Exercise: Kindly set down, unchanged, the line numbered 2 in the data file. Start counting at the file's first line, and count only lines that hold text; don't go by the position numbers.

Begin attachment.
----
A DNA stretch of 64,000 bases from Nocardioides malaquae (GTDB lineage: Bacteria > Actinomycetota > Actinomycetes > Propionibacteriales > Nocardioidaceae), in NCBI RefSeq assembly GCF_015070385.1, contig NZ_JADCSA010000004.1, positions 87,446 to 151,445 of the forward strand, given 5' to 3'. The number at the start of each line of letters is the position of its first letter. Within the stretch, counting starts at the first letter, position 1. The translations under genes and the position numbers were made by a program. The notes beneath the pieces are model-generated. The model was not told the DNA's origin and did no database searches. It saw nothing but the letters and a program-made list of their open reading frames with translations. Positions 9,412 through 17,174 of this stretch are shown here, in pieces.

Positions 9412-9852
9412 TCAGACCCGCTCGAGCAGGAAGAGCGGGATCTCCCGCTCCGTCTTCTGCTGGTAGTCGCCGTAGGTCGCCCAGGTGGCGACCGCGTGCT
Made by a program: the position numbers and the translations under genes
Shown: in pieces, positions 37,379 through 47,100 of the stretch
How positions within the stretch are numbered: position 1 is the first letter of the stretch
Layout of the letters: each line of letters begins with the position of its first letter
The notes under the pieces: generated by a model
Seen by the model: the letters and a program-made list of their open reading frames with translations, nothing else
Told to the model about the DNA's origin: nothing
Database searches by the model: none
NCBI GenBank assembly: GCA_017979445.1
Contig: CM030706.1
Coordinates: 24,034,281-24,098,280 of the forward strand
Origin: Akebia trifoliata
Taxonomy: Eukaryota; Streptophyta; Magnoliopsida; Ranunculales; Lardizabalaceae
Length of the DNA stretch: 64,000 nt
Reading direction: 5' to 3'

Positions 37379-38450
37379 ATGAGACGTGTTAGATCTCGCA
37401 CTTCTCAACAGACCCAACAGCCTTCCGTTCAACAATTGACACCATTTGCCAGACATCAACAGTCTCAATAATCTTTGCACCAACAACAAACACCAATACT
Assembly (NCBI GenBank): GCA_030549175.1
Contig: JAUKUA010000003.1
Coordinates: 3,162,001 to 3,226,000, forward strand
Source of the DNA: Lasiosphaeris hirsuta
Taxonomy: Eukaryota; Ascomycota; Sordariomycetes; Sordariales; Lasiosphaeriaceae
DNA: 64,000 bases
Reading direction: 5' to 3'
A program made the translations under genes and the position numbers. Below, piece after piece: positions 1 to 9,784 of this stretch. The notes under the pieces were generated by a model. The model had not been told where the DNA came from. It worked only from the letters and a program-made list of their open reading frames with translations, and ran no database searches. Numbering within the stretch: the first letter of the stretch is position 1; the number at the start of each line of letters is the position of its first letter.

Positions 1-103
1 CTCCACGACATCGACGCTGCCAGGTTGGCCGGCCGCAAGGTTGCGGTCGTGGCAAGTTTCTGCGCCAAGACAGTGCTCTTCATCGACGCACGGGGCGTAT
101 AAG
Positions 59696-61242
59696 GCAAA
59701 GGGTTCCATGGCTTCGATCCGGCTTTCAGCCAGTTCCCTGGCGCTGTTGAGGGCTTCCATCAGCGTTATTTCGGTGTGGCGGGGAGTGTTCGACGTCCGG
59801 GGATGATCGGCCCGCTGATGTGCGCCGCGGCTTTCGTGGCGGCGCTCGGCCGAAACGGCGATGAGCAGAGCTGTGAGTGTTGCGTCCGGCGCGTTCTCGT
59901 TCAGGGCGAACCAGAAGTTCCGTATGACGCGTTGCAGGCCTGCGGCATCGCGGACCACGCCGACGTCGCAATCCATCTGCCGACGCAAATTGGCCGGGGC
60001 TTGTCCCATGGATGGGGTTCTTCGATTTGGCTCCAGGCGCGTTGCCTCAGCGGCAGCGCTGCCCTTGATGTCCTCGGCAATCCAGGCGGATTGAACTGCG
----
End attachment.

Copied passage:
Positions 9412-9852